Capital Commentary is the weekly current-affairs publication of CPJ, written to encourage the pursuit of public justice.
Politics and Prose
June 21, 2013
By Byron Borger
It has been several decades since the founders of the Center for Public Justice raised the call for a uniquely Christian perspective on public justice. Many of the guiding principles came from the hundred-year-old heritage of the Christian political movement in Holland, inspired by Abraham Kuyper and Groen van Prinsterer. While James Skillen and other CPJ founders were not the only evangelicals calling for a worldview that informed our citizenship in those years, there were not many mainstream evangelicals in the 1970s who were interested in such concerns.
CPJ friend Dr. Ronald Sider was an early and consistent voice. He founded Evangelicals for Social Action (ESA) forty years ago this year, and his many books have inspired multitudes to care more about the poor, about creation care, about the rights of the unborn, and about Biblical principles for social and political reform. (See the invitation to ESA’s 40th Anniversary Conference, Follow.Jesus. 2013.)
Dr. Sider’s movement was partly inspired by CPJ, as well as other unique influences: radical Mennonites, young evangelicals like Jim Wallis who had been involved in the student anti-war movements of 60s, and, of course, the black church and its heritage of civil rights activism. Black evangelicals, such as John Perkins, Tom Skinner, and Bill Pannell were particularly influential.
I will write about the legacy of Ron Sider and ESA later, but for now, it can be said that if Skillen and Sider where once “voices crying in the wilderness,” that is hardly the case now. Few have a worked-out view of statecraft and policy of the sort CPJ offers, but the earnest desire for the common good is surely inspiring, if a bit surprising. Social justice is hot in popular evangelical publishing.
Here are five recent books, each from mainstream evangelical presses. All are quite good and are helpful in showing the political implications of orthodox faith. That these sorts of books are now being published may be a sign of God’s faithfulness to a previous generation who paved the way.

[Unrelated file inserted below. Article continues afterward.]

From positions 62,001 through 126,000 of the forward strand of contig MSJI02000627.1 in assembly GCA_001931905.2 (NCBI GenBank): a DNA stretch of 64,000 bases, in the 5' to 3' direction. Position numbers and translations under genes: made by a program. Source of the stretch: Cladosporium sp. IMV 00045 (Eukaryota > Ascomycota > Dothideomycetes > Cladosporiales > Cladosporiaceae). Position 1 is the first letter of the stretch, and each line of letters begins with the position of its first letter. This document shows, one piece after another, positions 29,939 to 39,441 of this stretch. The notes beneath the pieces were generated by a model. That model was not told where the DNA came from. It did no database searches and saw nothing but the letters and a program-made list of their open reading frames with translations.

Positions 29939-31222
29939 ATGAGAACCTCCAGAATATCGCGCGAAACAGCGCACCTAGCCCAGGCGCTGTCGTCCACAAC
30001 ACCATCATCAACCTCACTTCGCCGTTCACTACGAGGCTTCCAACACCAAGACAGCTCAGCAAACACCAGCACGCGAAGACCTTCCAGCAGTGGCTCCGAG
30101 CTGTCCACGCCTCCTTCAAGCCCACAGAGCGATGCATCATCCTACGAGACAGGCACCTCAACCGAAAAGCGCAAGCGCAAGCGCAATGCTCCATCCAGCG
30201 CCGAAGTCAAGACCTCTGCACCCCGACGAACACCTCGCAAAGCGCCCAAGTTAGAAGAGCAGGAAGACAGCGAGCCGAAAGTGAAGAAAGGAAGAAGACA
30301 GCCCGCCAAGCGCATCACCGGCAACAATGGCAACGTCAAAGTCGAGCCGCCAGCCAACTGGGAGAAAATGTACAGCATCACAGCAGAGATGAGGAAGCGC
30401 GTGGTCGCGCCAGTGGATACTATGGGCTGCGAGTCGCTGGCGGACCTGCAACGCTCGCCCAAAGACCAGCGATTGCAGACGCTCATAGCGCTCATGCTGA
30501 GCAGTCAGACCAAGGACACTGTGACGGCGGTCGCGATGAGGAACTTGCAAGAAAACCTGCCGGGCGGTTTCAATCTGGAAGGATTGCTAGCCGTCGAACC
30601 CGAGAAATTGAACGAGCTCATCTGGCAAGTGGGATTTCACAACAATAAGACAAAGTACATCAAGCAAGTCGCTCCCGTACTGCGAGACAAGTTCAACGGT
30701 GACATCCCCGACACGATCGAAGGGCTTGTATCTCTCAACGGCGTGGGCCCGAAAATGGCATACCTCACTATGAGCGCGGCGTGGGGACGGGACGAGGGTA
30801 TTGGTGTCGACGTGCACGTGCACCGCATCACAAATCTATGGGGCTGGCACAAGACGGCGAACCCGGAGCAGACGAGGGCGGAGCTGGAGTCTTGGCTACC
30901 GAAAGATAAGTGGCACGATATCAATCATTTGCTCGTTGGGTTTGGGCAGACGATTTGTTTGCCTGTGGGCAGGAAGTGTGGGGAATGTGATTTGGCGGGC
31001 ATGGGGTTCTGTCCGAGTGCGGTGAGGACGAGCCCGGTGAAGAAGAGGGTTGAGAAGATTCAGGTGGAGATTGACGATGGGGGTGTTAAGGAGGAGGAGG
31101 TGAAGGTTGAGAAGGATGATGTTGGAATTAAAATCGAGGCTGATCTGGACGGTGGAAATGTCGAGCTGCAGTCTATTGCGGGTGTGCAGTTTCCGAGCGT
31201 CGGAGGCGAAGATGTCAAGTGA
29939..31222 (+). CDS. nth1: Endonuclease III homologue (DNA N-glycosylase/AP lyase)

Gospel Justice: Joining Together to Provide Help and Hope for Those Oppressed by Legal Injustice Bruce D. Strom (Moody Press)
Strom is a passionate advocate for gospel-based justice advocacy. He is an attorney who left his private practice to form Administer Justice, a legal aid project for the poor and underserved. His book is an inspiring call to seek justice and mercy, to protect the oppressed, and to work for legal reform. Look for more resources to come from this historic evangelical publisher under their new imprint, the “Gospel Justice Initiative.”
Just Spirituality: How Faith Practices Fuel Social Action Mae Elise Cannon (InterVarsity Press)
Cannon compiled a very useful resource for justice activism in her 2009 Social Justice Handbook. This beautifully written new work tells of the interior lives of seven key social justice leaders, such as Dietrich Bonhoeffer, Watchman Nee, and Oscar Romero. On the back it says “Transforming the Soul, Reforming Society.” This lovely, significant book indicates a recent interest in the relationship between prayer and politics, spirituality and social change.
Difference Makers: An Action Guide for Jesus Followers M. Scott Boren (Baker)
Can one ordinary life make an extraordinary impact? Do you want practical guidance on getting started in civic activism? There are several similar handbooks for making a difference on vital issues, but this is the most insightful, wise, and useful tool book I’ve seen. It is informed by solid Biblical study, as mentioned in the forward by popular New Testament scholar Scot McKnight, and is ideal for small groups who want to become action teams.
The Just Church: Becoming a Risk-Taking, Justice-Seeking, Disciple-Making Congregation Jim Martin (Tyndale)
This tackles a lingering problem: how can we erase the divide between those interested in making disciples and influencing church members for their Christian living, and those interested in justice work? Can we promote justice advocacy as an integral, natural part of Christian living? Can lively churches become centers of justice seekers who grow in their civic passion as part of their ordinary growth as believers in a worshipping body? Co-published by International Justice Mission (IJM), this is a truly remarkable book -- innovative, practical, and theologically reliable. Martin has given us not only a road map guiding us from apathy to action, but a stimulating treatise on the nature of the church.
Father, Forgive: Reflections on Peacemaking Fr. Andrew White (Kregel Publications)
The Vicar of Baghdad -- the pastor of St. George’s Church, the only Anglican Church in Iraq -- has been kidnapped, held at gunpoint, kept in torture chambers, and has had over eleven of his own staff killed or kidnapped. Yet he follows Christ’s way of being an agent of reconciliation, is a voice of moderation and civility, and has come to do remarkable interventions of mediation in hostage situations. He is a deeply Christian leader, respected among many sides of the complex Middle Eastern conflicts.
- Byron Borger runs Hearts & Minds Books. Capital Commentary readers can get a 20% discount on books listed here by ordering through Hearts & Minds.
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Capital Commentary is a weekly current-affairs publication of the Center for Public Justice. Published since 1996, it is written to encourage the pursuit of justice. Commentaries do not necessarily represent an official position of the Center for Public Justice but are intended to help advance discussion. Articles, with attribution, may be republished according to our publishing guidelines.”